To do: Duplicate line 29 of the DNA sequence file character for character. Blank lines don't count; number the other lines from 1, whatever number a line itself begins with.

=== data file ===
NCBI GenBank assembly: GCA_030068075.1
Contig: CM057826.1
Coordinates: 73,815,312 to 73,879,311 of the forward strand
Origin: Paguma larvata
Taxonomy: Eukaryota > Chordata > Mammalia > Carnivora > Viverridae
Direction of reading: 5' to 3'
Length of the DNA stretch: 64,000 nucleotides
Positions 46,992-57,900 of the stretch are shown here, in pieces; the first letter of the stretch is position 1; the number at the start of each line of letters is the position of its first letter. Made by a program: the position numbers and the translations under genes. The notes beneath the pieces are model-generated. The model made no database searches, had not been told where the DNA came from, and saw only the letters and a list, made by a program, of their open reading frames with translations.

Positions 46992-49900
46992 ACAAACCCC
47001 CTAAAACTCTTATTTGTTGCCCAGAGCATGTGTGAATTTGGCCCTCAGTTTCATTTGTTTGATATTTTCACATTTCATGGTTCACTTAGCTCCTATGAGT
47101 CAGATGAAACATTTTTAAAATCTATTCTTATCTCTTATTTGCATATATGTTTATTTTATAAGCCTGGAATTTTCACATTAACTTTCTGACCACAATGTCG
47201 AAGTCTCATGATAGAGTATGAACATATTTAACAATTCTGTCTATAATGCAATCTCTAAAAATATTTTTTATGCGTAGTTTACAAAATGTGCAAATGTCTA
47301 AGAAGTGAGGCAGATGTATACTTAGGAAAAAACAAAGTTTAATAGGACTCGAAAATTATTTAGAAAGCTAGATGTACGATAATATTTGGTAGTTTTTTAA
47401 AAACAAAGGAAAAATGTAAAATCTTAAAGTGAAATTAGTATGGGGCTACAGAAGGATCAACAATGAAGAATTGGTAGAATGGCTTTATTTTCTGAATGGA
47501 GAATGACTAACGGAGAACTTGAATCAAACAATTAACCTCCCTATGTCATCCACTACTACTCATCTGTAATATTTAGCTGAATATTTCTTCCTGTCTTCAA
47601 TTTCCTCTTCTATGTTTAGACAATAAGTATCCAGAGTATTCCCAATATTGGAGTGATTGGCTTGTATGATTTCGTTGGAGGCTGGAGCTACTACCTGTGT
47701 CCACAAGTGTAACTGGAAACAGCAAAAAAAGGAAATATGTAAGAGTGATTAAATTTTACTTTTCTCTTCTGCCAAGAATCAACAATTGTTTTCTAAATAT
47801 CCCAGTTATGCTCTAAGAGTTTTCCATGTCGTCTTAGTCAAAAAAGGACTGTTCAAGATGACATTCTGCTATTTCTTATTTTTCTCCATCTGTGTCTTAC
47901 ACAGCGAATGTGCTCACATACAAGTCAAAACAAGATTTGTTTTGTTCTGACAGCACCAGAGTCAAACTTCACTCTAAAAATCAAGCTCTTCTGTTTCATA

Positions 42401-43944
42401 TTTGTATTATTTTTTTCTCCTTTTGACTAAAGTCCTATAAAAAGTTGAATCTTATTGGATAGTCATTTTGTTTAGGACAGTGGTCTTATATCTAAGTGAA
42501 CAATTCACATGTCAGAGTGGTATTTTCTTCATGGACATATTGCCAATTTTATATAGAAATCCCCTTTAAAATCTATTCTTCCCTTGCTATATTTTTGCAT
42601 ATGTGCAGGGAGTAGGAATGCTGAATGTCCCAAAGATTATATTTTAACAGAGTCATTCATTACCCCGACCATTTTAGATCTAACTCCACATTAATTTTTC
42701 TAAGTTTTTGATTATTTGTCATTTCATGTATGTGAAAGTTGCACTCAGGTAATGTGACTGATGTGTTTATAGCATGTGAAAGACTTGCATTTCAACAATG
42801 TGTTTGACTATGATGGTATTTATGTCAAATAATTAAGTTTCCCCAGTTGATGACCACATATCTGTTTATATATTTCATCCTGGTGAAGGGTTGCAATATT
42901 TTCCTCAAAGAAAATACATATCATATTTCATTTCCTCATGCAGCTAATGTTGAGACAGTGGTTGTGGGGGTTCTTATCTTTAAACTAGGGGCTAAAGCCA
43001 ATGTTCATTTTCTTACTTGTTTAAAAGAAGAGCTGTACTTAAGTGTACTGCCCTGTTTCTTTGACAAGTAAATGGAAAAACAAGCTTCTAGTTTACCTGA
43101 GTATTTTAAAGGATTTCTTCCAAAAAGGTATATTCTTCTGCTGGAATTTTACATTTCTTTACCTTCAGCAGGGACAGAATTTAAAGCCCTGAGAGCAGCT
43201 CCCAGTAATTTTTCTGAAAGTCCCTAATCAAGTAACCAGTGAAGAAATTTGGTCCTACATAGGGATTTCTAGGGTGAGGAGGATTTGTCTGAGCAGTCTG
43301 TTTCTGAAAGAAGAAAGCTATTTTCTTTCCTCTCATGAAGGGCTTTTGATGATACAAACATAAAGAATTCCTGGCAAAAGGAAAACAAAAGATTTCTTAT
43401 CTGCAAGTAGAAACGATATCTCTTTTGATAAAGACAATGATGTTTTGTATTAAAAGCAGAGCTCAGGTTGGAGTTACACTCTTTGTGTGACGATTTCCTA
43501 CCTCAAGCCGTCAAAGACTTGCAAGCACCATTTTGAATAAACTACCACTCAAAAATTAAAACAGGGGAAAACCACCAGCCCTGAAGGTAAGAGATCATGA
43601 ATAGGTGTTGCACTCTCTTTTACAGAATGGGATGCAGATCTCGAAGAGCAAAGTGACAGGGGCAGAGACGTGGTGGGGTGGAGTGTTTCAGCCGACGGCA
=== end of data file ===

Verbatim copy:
43101 GTATTTTAAAGGATTTCTTCCAAAAAGGTATATTCTTCTGCTGGAATTTTACATTTCTTTACCTTCAGCAGGGACAGAATTTAAAGCCCTGAGAGCAGCT